Printmaker: WILLIAM KANAK (1937-), QAMANI'TUAQ (BAKER LAKE)
Pursuit with Spears and Kayaks, 1971 (1972 #5)
stonecut, 24.5 x 34 in (62.2 x 86.4 cm)
ESTIMATE: $1,800 — $2,800
PRICE REALIZED: $1,920
A Montreal Collection.
We know that Jessie Oonark occasionally drew scenes of caribou hunting as early as 1963, including in the lovely Caching Caribou drawing in the Macdonald Stewart Art Centre collection . Depictions of caribou hunting with bow and arrow crop up in drawings and hangings from the mid 1960s onwards, but scenes of caribou hunting by kayak by Oonark are quite rare. We know of one from the c. 1967, depicting a single kayaker spearing a caribou just as it reaches the shoreline .
Pursuit with Spears and Kayaks is probably based on a drawing of the same period. It's a fascinating image; the caribou are naturalistically depicted, but the rendering of the kayak hunters seems naïve by comparison. Oonark seemed to be working out the depiction of the hunters themselves as the drawing progressed, with the upper one being the most realistic; she also depicted the kayakers with Anguhadluq-style mixed perspectives. Note: although the caribou are shown as though walking, Oonark states, "Those are supposed to be swimming caribou and chased by a kayak" .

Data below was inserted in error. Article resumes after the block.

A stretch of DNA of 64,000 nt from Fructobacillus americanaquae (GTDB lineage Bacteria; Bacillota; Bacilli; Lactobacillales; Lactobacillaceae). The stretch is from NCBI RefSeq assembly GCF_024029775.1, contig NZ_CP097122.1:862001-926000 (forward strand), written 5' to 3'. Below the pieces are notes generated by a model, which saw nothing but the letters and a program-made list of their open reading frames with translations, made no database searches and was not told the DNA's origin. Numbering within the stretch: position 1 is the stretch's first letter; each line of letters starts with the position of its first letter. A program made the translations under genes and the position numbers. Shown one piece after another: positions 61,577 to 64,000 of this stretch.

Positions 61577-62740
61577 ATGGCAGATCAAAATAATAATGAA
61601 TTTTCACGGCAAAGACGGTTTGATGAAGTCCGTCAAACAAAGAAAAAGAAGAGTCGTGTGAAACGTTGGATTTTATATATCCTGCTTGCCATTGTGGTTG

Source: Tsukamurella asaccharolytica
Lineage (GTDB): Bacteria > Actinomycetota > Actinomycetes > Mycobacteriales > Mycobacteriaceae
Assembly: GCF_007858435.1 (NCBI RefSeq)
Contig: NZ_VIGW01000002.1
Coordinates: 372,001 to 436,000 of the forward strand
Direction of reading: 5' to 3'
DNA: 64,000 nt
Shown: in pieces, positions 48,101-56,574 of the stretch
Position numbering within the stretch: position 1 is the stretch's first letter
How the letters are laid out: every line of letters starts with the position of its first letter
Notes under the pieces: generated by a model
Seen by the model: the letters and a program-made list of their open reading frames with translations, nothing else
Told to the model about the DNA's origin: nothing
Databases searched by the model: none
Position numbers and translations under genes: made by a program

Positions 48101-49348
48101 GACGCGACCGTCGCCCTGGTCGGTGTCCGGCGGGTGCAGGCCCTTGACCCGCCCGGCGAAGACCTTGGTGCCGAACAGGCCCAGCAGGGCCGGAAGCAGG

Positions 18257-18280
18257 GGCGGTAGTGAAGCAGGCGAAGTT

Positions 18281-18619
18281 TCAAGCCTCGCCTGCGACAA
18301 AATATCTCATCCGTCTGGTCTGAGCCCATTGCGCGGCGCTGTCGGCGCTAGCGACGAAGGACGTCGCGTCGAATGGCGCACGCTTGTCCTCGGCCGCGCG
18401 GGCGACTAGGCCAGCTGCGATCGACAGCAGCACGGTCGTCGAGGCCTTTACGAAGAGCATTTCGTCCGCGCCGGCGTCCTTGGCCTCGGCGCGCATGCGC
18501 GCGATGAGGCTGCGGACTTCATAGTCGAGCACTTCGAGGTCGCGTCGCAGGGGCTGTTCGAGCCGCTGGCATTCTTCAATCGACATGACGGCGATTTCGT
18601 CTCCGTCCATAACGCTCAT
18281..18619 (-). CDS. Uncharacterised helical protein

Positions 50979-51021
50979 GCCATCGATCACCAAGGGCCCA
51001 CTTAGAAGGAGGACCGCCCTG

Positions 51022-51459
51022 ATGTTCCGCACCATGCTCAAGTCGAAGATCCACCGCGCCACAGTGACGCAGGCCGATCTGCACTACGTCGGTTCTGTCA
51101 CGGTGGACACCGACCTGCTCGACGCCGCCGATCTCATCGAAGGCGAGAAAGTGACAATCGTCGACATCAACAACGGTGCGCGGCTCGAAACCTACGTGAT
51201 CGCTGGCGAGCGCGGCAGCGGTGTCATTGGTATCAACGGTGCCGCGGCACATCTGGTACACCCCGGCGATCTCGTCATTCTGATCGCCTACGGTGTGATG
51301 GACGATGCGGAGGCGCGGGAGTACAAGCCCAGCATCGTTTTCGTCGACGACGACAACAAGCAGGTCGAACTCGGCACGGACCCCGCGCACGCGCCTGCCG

1. See Jean Blodgett and Marie Bouchard, Jessie Oonark: A Retrospective (WAG, 1986) cat. 9.
2. The felt-tip drawing is illustrated (in reverse) in Richard Lewis ed., I Breathe a New Song: Poems of the Eskimo (New York: Simon and Schuster, 1971) p. 33. The same drawing is published in Sarah Milroy's article "Flashback: Jessie Oonark" in the Inuit Art Quarterly (Fall 2017: 82-95, and online), p. 87.
3. Marion E. Jackson, Transcripts of Interviews with Jessie Oonark and her Children (unpublished, Inuit Art Section, Indian & Northern Affairs Canada, Spring 1983) p. 31.